Facts, not politics: Parkland Institute report plans for Canada’s transition from fossil fuels

Parkland canadas energy outlook_coverOn May 1, the Parkland Institute and the Canadian Centre for Policy Alternatives co-released the latest report for the Corporate Mapping Project. Canada’s Energy Outlook: Current Realities and Implications for a Carbon-constrained Future is described in the press release as “ a definitive guide to Canada’s current energy realities and their implications for a sustainable future, taking a detailed look at Canadian energy consumption, renewable and non-renewable energy supply, the state of Canada’s resources and revenues, and what it all means for emissions-reduction planning.”

The title of the press release is instructive: “Pipeline feud underscores need for evidence-based energy strategy” – Canada’s Energy Outlook is an attempt to inject facts into the  current emotion-charged debate about the TransMountain pipeline and the role of oil and gas in Canada; in doing so, it counters many of the pro-pipeline claims, including the job creation claims.  For example, Chapter 2, “Non-renewable energy supply, resources and revenue” states:  “Oil and gas jobs are a relatively minor overall component of the Canadian economy: 2.2% of Canada’s workforce was employed in oil, gas and coal production, distribution and construction in 2015. Of these jobs, 52% were involved in construction, most of which were of a temporary nature. In Alberta, 6.3% of jobs were involved in fossil fuel production and distribution, and a further 6.6% in related construction.”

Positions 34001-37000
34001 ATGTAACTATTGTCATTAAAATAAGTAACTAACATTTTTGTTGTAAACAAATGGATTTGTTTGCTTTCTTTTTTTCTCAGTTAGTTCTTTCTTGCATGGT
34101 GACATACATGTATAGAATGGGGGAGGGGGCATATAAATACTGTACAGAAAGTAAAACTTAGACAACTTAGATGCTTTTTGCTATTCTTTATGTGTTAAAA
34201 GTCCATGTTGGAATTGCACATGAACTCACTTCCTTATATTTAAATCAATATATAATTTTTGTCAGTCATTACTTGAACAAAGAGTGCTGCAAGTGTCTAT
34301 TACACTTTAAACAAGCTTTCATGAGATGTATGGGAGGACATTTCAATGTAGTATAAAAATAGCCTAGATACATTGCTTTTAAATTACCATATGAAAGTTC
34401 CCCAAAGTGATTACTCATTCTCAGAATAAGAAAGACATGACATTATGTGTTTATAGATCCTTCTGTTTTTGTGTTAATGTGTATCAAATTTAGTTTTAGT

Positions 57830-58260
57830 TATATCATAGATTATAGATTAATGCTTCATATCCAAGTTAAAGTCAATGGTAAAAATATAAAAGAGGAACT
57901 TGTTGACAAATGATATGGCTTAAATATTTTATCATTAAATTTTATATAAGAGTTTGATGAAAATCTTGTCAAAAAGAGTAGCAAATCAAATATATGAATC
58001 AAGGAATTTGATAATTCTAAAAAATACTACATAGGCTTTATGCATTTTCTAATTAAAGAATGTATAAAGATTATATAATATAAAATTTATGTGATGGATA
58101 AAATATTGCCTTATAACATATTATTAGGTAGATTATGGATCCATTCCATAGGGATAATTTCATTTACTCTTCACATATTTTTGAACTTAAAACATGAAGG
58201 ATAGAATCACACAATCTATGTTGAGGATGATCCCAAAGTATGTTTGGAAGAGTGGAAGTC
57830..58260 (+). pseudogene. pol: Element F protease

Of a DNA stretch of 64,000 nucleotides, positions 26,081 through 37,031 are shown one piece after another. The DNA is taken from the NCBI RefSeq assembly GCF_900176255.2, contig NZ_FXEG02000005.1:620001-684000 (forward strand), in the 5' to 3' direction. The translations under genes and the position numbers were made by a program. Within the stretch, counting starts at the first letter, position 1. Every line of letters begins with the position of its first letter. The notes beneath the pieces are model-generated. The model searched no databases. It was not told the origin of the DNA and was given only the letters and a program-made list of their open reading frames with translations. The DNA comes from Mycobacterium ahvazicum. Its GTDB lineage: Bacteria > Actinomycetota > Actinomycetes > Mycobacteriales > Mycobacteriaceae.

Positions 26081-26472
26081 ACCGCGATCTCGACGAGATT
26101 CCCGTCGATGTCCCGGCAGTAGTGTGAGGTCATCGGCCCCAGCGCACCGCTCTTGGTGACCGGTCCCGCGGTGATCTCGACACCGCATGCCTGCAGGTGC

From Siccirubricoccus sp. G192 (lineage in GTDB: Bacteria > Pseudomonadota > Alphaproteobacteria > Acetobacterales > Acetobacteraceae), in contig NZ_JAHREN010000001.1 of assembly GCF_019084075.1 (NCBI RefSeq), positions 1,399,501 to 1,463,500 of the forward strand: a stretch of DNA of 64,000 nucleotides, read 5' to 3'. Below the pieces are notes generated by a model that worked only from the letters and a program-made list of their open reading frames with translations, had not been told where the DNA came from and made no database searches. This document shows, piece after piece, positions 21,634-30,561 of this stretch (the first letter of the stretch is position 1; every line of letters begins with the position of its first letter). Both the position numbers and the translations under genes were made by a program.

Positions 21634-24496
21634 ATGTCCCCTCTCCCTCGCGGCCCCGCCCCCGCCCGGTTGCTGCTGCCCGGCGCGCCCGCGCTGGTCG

A commentary titled “Politics versus the future: Canada’s Orwellian energy standoff” discusses the pro-pipeline arguments being made by Alberta and the federal government in light of their incompatibility with our emissions reductions targets, but acknowledges the insufficiency of our renewable energy supply as yet.  It concludes: “ Some environmental groups assert that it will be relatively easy to swap out fossil fuels for renewable energy – wind, solar, biomass, biofuels and geothermal energy. That is unlikely given the scale of such a transition. Renewable energy can certainly be scaled up a lot, along with geothermal energy for heating and cooling, but we will likely need fossil fuels for decades to come as we make the transition.”

The report was written by David Hughes, an earth scientist,well-known energy expert, and author of several related  reports, including Can Canada Expand Oil and Gas Production, Build Pipelines and Keep Its Climate Change Commitments? (2016).

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